HomeDiagramsDatabaseMapsForumSkyscraper Posters
     
Welcome to the SkyscraperPage Forum.

Since 1999, SkyscraperPage.com's forum has been one of the most active skyscraper enthusiast communities on the web.  The global membership discusses development news and construction activity on projects from around the world, alongside discussions on urban design, architecture, transportation and many other topics.  SkyscraperPage.com also features unique skyscraper diagrams, a database of construction activity, and publishes popular skyscraper posters.

Go Back   SkyscraperPage Forum > Discussion Forums > Transportation

Reply

 
Thread Tools Display Modes
     
     
  #1  
Old Posted Jun 9, 2009, 2:44 AM
jtk1519's Avatar
jtk1519 jtk1519 is offline
Registered User
 
Join Date: Dec 2006
Posts: 972
Dallas l DART Light Rail Expansion Updates

Quote:
DART shows off downtown stretch of its new Green Line
06:04 PM CDT on Monday, June 8, 2009
By NANCY VISSER / The Dallas Morning News
nvisser@dallasnews.com


DART officials took no chances during a test run Monday of the new Green Line light rail from Fair Park to downtown. Police were stationed at each intersection and construction workers held up stop signs, just in case the crossing arms didn't go down.

Or just in case some crazy motorist didn't realize there was a train crossing the street.

"We're bringing trains back to an area that hasn't had trains for 50 years. There's a learning curve for motorists and for train operators," said Morgan Lyons, DART spokesman.

That span of the Green Line will open in September with four stations, at MLK Boulevard, Fair Park, Baylor University Medical Center and Deep Ellum.

On Monday, dignitaries and media were invited to ride along, and no one had to walk back. Frank Jennings, DART vice president of transportation, said he was on a test run three weeks ago when a software glitch caused the train to lose power before reaching the Fair Park station. "We had to get a ride back," he said with a laugh.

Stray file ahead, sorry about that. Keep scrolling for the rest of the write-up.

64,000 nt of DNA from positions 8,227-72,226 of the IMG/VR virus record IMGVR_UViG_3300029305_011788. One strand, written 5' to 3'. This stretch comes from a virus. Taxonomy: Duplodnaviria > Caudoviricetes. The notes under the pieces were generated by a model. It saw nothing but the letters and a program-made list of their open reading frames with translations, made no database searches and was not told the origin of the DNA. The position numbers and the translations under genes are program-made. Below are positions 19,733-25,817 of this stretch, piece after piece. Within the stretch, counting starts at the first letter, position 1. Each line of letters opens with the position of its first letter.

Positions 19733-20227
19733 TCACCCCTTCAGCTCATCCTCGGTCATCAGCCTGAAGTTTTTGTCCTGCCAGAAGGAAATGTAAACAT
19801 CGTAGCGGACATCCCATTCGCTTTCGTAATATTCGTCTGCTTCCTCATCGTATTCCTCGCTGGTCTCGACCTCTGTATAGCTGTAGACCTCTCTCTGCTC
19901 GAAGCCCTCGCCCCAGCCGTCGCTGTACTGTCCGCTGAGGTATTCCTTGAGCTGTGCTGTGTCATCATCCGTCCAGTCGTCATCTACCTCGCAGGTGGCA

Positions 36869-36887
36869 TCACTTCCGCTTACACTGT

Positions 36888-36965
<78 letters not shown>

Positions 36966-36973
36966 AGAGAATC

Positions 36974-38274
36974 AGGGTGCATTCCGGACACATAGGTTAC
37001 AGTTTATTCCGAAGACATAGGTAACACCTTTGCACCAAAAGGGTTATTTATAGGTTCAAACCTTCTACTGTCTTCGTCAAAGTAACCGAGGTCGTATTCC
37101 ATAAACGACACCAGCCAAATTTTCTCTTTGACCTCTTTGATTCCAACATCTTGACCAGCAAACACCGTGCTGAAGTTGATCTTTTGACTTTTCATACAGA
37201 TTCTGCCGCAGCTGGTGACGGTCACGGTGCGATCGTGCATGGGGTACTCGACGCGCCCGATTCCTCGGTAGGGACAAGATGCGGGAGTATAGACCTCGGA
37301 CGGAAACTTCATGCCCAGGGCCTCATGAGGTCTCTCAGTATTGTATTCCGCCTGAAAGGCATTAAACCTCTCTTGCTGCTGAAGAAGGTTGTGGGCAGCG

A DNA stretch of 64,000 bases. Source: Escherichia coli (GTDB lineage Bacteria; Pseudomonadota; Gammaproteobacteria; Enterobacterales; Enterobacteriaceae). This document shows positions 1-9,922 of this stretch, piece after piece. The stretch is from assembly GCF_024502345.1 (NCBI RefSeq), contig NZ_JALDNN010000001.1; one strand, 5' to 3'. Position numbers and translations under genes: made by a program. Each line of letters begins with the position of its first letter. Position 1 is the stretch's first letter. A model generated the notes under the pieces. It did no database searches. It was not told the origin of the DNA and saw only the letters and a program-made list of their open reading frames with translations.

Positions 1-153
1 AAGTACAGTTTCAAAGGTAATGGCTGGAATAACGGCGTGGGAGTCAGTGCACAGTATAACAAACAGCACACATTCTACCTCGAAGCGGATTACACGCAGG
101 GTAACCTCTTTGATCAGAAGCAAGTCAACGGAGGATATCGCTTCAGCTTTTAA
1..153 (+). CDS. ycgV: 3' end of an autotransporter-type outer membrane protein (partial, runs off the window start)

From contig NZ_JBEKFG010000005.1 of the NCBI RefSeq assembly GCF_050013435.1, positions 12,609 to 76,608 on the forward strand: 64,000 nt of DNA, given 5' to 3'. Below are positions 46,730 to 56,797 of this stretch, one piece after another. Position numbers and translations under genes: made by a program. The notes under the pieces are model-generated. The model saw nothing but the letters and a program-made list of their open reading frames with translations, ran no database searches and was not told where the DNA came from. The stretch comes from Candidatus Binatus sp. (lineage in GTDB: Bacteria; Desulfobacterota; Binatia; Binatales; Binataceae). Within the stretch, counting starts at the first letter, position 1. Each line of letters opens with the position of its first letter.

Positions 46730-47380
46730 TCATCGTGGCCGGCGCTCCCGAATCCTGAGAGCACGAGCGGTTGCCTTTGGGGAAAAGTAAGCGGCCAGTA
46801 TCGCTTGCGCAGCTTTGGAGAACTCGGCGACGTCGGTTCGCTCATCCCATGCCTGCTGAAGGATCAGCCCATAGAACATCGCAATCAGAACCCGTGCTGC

Lyons said the line passed a round of tests last week in which the workers walked the trains through at 5 mph. The tests on Monday were at regular speeds, with workers monitoring the systems along the way.

"There were systems that we were still checking – making sure the substations talk to each other, making sure the signals are working and the crossing arms are going down," Lyons said.

He said eventually the operators will begin training along the line. "The operators need to learn the corridor, the track's characteristics and the neighborhood, because they need to see how the traffic flows in and around the intersections."

Meanwhile, work is continuing on the four stations. Workers are still laying brickwork at the MLK station and sod at the Baylor station.

At the Deep Ellum station on Good Latimer Expressway, a "Traveling Man" sculpture is under construction. The legs and hips of the 35,000-pound, 35-foot-high sculpture are in place, and the rest will go up in the next week or two.

This is the first leg of the $1.8 billion Green Line – the longest light rail project under construction in North America.

Eventually, the Green Line will run from north Carrollton to Pleasant Grove. Along the way, it will serve Farmers Branch, northwest Dallas (including Love Field), the area around Parkland Memorial Hospital and UT Southwestern Medical Center, and the Dallas Market Center.

The full Green Line – 28 miles in length – is to be completed by the end of 2010. The line is the largest part of an expansion that will double DART's rail network to more than 90 miles by 2013.

The Orange Line, also under construction, will branch off from the Green Line near Bachman Lake to serve Irving and Las Colinas in 2011 and Dallas/Fort Worth International Airport by 2013.

Staff writer Bruce Tomaso contributed to this report.
http://www.dallasnews.com/sharedcont....5eeb7bea.html


http://www.dart.org/about/expansion/greenline.asp

Video Link
Reply With Quote
     
     
  #2  
Old Posted Jun 9, 2009, 8:14 AM
ChrisLA's Avatar
ChrisLA ChrisLA is offline
Registered User
 
Join Date: Feb 2002
Location: Long Beach
Posts: 6,235
Can't wait until it reaches Pleasant Grove in 2010. Now I can really go around the city with ease without a car when I visit some of my cousins. I have taken the bus from this neighborhood to downtown and the train beyound to the north side. Although its not that bad of a ride to downtown, the train is more to my liken.